While in many cases a bike’s exhaust system is a key element of its styling, it can be even more effective when it’s almost completely hidden, usually achieved by hiding the bulk of the silencer under the engine. Buell was one of the early adopters of the design, championing the mass-centralisation of the idea, and by the mid-00s it was really taking off. Check out the 2006-ish Yamaha R6 and Suzuki GSX-R600, which managed to reduce their pipes to mere stubs. More modern emissions and noise regs are making belly pipes harder to use, since silencers are getting larger, but the latest Honda CB650F and CBR650F and Ducati’s Panigale show it can still be done to very good effect.

4: Indicators in the mirrors

Bike designers must hate indicators and mirrors. Both are vital to a bike’s operation, but they stick out and can’t easily be integrated into a bike’s style. So it’s surprising that it took until the '90s for firms to hit on the idea of combining both into the same unit. That was probably down to the cost of doing it as much as anything else, but since they started to appear (can anyone think of a bike before the NR750 to do it?) they’ve become a vital part of many bikes’ designs.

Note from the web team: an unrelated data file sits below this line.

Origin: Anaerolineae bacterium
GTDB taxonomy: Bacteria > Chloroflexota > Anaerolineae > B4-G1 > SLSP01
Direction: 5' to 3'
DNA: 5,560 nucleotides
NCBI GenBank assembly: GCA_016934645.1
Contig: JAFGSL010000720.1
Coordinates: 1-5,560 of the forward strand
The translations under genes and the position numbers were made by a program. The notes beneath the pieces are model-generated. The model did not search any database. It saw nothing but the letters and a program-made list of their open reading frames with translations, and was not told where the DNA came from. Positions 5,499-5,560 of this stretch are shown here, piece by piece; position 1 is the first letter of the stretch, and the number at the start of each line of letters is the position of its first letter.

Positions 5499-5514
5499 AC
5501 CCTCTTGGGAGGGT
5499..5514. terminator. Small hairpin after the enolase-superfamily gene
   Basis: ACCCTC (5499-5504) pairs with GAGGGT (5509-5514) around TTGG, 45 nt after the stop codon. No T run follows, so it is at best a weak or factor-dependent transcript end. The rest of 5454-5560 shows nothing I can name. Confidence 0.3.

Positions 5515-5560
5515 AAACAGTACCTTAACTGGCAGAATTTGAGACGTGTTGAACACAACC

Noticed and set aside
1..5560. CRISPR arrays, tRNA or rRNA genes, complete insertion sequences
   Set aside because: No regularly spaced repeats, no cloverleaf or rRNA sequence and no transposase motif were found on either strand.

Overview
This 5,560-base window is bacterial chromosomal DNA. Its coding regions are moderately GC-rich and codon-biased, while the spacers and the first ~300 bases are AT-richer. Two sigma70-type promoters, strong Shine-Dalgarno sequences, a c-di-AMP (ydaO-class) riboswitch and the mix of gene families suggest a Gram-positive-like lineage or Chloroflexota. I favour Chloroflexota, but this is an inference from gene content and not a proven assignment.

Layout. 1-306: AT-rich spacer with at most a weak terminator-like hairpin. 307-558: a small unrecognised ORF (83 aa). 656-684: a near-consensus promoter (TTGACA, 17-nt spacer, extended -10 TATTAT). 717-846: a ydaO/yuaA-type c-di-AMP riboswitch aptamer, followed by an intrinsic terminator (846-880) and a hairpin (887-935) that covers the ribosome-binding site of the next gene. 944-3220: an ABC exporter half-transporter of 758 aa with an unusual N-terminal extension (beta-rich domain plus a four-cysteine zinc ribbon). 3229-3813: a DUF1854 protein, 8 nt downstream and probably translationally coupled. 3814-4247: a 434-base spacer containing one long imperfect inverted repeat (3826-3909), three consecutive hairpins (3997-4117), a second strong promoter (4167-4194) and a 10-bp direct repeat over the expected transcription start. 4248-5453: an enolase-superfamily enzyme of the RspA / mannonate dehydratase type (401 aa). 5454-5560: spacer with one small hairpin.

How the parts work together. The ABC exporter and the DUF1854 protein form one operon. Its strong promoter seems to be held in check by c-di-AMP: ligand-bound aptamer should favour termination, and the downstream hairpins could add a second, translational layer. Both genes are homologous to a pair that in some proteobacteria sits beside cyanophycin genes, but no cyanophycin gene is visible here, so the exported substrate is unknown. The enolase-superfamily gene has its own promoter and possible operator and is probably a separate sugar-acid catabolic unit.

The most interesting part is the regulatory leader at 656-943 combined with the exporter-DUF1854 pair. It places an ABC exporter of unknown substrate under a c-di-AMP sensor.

3: Single-sided swingarms

Okay, there’s always an argument to be have over single-siders. Yes, they tend to be heavier than conventional swingarms, and no, you probably don’t need to be able to change your rear wheel that fast in everyday life. But they do look great and have the slight practical advantage of making chain adjustment simple while keeping the rear wheel properly aligned. Honda again needs to take the credit here – the RC30, RC45 and VFR brought single-siders to the masses – but it’s Ducati that really seems to have taken ownership of the set-up these days, despite briefly ditching them for the 999.